- Inflammation. We hear this term often, associated with arthritis, bowel diseases, autoimmune disorders and even metabolic problems including obesity and diabetes.
What exactly is it?
Inflammation results when white blood cells release chemicals to combat foreign substances such as bacteria and viruses.
Infection as well as injury can trigger a sequence of events in the immune system. The familiar marks of inflammation — heat, redness, swelling and pain — are the first signals that your immune system is being called into action.
- The discharge of chemicals increases blood flow to the area which and may appear as redness and warmth.
- Some of the chemicals provoke leakage of fluid into the surrounding tissues, resulting in swelling.
- This sequence may stimulate nerves and cause pain.
Thus, the immune process protects us from greater ills (death by infection, perhaps) but gets a bit rough in the process, sacrificing nearby tissue to bruising and discoloration. Inflammation is a normal part of our body’s natural defense system.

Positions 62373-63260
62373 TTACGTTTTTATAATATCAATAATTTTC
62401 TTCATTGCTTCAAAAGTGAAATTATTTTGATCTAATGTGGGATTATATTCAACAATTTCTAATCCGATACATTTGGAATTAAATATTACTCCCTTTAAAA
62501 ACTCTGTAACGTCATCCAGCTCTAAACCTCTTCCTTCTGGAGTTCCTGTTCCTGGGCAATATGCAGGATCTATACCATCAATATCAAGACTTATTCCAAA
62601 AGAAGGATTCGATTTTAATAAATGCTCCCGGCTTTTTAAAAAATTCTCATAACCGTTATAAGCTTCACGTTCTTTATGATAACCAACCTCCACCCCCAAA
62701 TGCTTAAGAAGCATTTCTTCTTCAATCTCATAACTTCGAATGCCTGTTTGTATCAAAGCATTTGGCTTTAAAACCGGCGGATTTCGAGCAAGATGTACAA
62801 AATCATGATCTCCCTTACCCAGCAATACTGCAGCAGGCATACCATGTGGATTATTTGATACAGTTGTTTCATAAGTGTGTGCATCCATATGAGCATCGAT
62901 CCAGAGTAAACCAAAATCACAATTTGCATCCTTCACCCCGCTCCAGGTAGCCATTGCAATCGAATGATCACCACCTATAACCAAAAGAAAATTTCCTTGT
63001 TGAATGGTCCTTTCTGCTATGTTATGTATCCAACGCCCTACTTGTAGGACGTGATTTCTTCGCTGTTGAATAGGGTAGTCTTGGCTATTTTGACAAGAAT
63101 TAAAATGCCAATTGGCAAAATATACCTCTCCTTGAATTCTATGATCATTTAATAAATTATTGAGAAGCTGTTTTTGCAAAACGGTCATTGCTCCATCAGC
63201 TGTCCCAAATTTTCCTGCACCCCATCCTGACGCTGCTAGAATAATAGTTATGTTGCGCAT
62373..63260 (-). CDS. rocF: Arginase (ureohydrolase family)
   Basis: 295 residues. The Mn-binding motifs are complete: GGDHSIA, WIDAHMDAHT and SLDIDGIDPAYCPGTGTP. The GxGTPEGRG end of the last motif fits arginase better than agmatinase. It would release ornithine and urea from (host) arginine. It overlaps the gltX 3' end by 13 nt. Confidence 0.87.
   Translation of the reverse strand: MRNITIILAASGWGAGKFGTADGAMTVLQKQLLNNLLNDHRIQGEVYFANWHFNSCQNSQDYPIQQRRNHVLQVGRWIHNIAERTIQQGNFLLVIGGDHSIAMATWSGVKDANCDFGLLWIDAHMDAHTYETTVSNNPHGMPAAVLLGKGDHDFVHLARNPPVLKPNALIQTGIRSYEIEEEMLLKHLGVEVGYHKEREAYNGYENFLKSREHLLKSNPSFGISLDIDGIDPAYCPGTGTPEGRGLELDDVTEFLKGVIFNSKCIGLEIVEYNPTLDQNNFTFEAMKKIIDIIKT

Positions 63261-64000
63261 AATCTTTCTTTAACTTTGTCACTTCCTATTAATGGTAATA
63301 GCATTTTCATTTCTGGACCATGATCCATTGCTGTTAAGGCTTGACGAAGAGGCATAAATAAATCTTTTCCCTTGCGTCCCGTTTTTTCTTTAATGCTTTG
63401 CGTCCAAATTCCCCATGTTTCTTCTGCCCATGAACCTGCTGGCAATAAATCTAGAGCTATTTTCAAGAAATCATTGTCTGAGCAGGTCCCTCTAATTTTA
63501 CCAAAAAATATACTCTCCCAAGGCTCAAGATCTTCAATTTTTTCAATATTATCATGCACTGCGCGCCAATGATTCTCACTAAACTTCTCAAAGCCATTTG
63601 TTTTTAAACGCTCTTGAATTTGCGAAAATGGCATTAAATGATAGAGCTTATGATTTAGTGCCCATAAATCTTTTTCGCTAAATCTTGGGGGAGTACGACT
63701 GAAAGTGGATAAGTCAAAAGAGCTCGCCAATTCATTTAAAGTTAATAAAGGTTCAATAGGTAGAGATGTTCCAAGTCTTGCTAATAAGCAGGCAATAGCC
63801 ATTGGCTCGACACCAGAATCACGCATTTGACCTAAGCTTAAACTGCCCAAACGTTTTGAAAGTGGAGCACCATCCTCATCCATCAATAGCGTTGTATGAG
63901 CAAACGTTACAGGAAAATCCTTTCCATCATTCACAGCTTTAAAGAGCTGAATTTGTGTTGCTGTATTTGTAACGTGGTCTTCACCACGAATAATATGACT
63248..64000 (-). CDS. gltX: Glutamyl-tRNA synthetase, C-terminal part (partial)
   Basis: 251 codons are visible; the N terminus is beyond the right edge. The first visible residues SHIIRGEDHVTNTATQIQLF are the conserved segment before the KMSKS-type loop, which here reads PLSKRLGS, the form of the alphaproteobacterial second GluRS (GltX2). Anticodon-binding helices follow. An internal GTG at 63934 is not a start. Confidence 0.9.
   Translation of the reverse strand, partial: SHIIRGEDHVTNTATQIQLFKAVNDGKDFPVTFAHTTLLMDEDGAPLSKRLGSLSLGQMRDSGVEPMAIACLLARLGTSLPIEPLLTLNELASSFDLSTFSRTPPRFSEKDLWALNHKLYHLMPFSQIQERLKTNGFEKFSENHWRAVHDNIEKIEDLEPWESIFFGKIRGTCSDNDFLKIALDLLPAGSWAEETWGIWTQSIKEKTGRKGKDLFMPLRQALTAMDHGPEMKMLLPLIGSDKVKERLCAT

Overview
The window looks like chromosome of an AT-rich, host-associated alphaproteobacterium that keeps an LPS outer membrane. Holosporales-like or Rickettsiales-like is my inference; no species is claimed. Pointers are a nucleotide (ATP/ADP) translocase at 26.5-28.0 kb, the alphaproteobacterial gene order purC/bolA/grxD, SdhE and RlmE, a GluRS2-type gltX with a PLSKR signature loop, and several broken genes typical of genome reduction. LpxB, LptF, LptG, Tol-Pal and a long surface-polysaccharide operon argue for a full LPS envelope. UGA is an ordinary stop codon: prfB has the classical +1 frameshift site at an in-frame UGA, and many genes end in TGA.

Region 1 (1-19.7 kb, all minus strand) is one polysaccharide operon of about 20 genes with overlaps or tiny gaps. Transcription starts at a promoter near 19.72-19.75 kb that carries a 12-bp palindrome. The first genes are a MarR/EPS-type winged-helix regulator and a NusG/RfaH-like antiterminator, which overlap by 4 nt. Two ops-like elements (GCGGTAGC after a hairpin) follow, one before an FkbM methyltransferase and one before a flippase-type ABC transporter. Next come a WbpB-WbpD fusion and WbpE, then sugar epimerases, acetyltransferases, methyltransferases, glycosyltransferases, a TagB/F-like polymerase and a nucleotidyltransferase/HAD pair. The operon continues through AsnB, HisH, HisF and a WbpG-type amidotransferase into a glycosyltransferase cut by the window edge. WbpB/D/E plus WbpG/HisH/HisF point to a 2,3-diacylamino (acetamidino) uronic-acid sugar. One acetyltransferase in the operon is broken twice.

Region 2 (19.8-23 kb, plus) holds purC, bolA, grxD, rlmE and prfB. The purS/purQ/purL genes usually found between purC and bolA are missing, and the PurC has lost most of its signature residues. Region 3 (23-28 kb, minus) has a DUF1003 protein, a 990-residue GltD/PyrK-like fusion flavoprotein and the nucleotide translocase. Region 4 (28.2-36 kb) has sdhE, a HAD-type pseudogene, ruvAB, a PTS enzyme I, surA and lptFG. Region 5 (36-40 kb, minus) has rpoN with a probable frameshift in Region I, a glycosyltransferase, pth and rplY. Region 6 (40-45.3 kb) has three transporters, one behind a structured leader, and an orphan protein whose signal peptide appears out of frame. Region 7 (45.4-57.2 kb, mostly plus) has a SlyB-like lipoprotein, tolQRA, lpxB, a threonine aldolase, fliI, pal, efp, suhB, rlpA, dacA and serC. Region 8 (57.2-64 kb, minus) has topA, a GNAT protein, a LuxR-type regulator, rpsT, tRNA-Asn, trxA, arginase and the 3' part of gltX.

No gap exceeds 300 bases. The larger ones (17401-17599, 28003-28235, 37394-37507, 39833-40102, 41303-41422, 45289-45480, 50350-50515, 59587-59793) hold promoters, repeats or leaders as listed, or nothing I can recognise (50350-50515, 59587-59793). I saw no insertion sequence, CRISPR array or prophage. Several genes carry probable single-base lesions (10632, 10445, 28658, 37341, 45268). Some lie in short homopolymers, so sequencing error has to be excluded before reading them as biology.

Most of the time. Sometimes our bodies respond to phantom threats.
Even when there are no foreign substances to fight off, the immune system may initiate an inflammatory cascade. In these false alarms, called autoimmune diseases, the body’s normally protective immune system, causes damage to its own tissues.
Chronic inflammation results when the anti-inflammatory response persists. The trouble is that chronic inflammation hosts macrophages which release toxins that damage the tissue.
How to fight inflammation?
Medications may be the first option: steroids such as prednisone and non-steroidal anti-inflammatory drugs (NSAIDs) such as ibuprofen or naproxen.
Exercise and diet are also helpful.
Probiotic bacteria have been shown to reduce the release of cytokines which inflame and to increase another called interleukin-10, which dampens inflammation.